These statistics are categorised as Under Reservation. This categorisation indicates that the quality of these statistics do not meet the standards required of official statistics published by the CSO.
For further information please refer to the Under Reservation FAQ page.
Recorded Crime Detection 2018 – Statistics Under Reservation
1. When were detection statistics last published by the Central Statistics Office (CSO)?
Statistics relating to detections were last published by the CSO in 2016 for reference year 2014, as part of the Garda Recorded Crime Statistics annual report. The report advised users about the quality of the source data received from An Garda Síochána which was used to compile the statistics.
Shortly after this, in June 2017, CSO suspended all Recorded Crime statistics following the identification of additional concerns in respect of the quality of PULSE data.
2. What is the rationale for resuming publication of detection statistics now?
The decision to resume publication of crime detection statistics now is based on ongoing demand for these statistics from users and, importantly, in response to new data governance controls introduced by An Garda Síochána specifically targeted at improving data quality in the recording of detections.
3. What data quality improvements have been made?
PULSE Update 7.3, released on 25 February 2018, introduced new data governance controls in respect of recording detections.
The mechanism for recording a detection on PULSE has changed. A detection is now recorded as an automated response to the recording of either a sanction against a suspected offender (e.g. charge, summons or caution) or, in a very limited set of circumstances, a verified exception whereby a suspected offender is not directly sanctioned (e.g. the offender is deceased).
The new governance controls support more reliable data outputs in respect of detected crime.
4. What is the impact of the data quality improvements on detection statistics?
The new governance controls support more reliable data outputs. It is important for users to understand, however, that the improved data quality constitutes a significant break-in-series for measuring crime detection rates in Ireland. Therefore, 2018 detection rates published today cannot be compared with figures published from before this change.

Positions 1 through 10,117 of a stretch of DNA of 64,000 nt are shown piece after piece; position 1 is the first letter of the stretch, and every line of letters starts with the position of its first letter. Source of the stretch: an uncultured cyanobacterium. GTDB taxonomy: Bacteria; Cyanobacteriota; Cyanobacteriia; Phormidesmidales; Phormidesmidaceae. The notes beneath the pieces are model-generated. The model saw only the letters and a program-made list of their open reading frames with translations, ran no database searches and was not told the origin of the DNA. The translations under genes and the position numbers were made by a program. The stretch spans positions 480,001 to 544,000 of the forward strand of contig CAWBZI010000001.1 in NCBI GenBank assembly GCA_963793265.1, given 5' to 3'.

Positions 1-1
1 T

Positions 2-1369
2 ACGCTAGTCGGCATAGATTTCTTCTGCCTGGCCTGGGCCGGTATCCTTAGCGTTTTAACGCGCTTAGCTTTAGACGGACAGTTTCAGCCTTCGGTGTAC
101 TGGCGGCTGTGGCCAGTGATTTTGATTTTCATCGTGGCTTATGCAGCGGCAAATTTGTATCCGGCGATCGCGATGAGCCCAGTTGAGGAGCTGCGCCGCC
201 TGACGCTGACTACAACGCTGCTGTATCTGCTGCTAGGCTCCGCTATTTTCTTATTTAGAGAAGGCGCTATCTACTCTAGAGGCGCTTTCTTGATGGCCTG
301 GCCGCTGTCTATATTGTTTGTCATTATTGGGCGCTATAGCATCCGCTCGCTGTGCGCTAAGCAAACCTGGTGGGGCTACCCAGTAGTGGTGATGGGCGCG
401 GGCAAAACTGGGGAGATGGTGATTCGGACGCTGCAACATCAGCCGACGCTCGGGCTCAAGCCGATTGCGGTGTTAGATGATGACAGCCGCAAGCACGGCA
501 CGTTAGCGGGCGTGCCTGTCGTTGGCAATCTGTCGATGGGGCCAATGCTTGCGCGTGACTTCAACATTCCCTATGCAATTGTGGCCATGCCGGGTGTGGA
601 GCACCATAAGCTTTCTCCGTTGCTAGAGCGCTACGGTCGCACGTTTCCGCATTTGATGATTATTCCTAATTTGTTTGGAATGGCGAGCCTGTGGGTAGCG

The break-in-series occurred during Q1 2018 (25th February 2018), so figures published for 2018 will include a portion of the year where the old system was in use. It will be important for users to consider this when comparing future years with 2018. The CSO will ensure that users are reminded of this when it becomes relevant.
5. Are these statistics ‘Statistics Under Reservation’?
The CSO continues to publish all Recorded Crime statistics using the category ‘Statistics Under Reservation’. An Garda Síochána have undertaken to introduce an effective data quality management system for the production of crime statistics, and this work is underway. The category of Statistics Under Reservation applies to all statistical outputs sourced from PULSE data in the interim.
6. What crimes are being reported on in this publication?
Detection rates for 2018 reflect those crimes which were reported to An Garda Síochána during 2018 and have since been detected (based on data extracted in September 2019). Detection rates for crimes reported in previous years are not published because the break-in-series, brought about by the implementation of PULSE Update 7.3, means that detection rates for 2018 are not comparable with previous years.
The proportion of crimes which have been detected specifically by charge or summons is published for crimes reported in years 2014 to 2018 . This is because the mechanism for recording charges and summons has not changed. These figures may provide a useful time series for users.
Figures are also published in respect of Fixed Charge Notices and Fixed Penalty Notices issued for certain offences, including many road traffic offences, which occurred in years 2014 to 2018.
7. What policing outcomes are included as detections?